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Stéphane Guindon (computational Evolution, Auckland, NZ)

Salle de formation du PRABI

par Vincent Daubin - 10 juillet 2014

Modelling competition and dispersal in a statistical phylogeographic framework

Competition between organisms influences the processes governing the colonization of new
habitats. As a consequence, species or populations arriving first at a suitable location may prevent
secondary colonization. While adaptation to environmental variables (e.g., temperature, altitude,
etc.) is essential, the presence or absence of certain species at a particular location often
depends on whether or not competing species co-occur. For example, competition is thought to play an important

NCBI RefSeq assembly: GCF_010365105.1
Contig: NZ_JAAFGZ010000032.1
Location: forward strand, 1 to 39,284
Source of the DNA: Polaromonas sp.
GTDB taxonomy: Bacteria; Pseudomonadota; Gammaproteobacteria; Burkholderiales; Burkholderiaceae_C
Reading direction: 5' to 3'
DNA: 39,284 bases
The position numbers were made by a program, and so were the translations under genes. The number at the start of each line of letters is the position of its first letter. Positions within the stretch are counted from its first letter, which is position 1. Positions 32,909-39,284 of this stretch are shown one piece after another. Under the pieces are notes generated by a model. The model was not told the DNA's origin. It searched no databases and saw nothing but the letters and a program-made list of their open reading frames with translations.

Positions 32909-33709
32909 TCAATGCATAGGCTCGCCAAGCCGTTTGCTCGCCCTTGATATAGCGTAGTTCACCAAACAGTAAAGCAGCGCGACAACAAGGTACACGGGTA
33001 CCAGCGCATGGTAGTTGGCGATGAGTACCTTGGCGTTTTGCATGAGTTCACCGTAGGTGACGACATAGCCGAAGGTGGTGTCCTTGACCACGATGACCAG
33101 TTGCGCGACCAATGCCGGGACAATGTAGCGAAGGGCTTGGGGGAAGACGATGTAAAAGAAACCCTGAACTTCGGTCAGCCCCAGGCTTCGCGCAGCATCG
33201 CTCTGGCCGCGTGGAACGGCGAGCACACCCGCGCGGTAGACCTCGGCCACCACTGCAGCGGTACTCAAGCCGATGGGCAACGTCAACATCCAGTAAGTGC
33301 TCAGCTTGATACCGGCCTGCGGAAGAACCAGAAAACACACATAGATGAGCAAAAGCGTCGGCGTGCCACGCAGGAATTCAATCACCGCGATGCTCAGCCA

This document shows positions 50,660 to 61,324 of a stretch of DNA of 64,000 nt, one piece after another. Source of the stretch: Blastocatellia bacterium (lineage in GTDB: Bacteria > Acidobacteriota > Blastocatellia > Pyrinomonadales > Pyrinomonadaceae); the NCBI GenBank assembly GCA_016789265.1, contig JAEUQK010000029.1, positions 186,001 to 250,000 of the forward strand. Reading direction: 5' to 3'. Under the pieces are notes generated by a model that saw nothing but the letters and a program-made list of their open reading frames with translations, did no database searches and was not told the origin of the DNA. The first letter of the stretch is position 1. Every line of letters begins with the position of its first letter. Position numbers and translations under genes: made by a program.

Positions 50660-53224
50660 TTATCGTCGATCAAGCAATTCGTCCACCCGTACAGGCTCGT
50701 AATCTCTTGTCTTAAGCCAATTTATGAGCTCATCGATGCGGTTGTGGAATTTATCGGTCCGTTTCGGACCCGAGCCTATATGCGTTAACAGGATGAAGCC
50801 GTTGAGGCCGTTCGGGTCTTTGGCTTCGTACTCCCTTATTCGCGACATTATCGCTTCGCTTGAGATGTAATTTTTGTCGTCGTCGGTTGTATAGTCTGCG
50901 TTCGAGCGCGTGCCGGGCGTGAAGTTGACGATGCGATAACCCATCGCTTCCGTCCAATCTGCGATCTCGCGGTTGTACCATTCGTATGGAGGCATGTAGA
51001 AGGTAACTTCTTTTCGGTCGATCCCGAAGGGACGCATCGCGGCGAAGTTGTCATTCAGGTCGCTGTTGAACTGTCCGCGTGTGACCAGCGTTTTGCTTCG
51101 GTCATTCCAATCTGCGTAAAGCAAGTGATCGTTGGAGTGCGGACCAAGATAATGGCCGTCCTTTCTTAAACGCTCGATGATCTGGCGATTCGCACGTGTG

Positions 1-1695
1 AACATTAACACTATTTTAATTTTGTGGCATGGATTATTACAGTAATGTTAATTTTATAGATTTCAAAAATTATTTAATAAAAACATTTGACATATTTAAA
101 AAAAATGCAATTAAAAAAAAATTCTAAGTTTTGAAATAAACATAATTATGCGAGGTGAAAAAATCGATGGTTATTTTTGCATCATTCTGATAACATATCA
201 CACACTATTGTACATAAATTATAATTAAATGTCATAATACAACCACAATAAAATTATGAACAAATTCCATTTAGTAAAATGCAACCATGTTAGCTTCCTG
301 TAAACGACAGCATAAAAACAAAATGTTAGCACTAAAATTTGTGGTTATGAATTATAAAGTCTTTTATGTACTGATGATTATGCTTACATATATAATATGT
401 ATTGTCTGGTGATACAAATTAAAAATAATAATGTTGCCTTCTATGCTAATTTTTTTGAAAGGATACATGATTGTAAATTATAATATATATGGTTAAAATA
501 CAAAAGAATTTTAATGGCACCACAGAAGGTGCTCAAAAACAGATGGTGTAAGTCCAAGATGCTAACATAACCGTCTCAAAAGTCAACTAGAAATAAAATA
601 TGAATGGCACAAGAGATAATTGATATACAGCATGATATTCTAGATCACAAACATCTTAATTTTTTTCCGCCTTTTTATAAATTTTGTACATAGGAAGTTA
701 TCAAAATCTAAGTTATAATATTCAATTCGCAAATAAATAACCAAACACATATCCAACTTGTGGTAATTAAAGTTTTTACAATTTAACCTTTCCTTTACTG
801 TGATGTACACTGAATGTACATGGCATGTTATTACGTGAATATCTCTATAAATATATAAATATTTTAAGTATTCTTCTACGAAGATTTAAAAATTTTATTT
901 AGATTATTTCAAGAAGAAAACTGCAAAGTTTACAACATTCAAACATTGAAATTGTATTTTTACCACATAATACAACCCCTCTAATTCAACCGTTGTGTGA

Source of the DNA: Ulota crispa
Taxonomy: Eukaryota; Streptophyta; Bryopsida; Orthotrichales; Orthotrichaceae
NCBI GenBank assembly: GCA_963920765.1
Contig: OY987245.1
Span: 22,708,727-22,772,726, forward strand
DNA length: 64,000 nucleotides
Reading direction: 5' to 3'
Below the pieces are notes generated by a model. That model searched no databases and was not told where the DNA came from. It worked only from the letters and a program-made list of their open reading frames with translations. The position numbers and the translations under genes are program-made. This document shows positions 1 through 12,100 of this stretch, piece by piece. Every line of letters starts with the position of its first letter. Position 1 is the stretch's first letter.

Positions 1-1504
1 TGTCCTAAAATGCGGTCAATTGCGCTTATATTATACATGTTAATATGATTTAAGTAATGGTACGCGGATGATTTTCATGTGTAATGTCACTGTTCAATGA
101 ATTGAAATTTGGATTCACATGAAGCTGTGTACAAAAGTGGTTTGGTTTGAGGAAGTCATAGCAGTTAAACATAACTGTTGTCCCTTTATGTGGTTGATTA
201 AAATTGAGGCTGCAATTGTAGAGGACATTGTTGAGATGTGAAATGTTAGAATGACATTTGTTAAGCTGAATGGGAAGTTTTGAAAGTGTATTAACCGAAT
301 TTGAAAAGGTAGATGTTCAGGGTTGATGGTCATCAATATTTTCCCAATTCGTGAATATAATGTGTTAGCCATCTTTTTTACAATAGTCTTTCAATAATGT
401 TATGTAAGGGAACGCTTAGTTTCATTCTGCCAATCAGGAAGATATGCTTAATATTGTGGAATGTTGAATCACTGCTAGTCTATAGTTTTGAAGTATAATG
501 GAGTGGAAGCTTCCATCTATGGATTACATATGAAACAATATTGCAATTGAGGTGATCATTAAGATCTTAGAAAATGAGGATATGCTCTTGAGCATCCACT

role in structuring mammalian communities assembly. It can also explain spatial patterns of low
genetic diversity following rapid colonization events or the ``progression rule’’ displayed by
phylogenies of species found on archipelagos. Despite the potential of competition to maintain
populations in isolation, past quantitative analyses have largely ignored it because of the
difficulty in designing adequate methods for assessing its impact. We present here a new model that
integrates competition and dispersal into a Bayesian phylogeographic framework. Extensive
simulations and analysis of real data show that our approach clearly outperforms the traditional
Mantel test for detecting correlation between genetic and geographic distances. But most
importantly, we demonstrate that competition can be detected with high sensitivity and specificity
from the phylogenetic analysis of genetic variation in space.

Joint work with L. Ranjard, D. Welch and M. Paturel.

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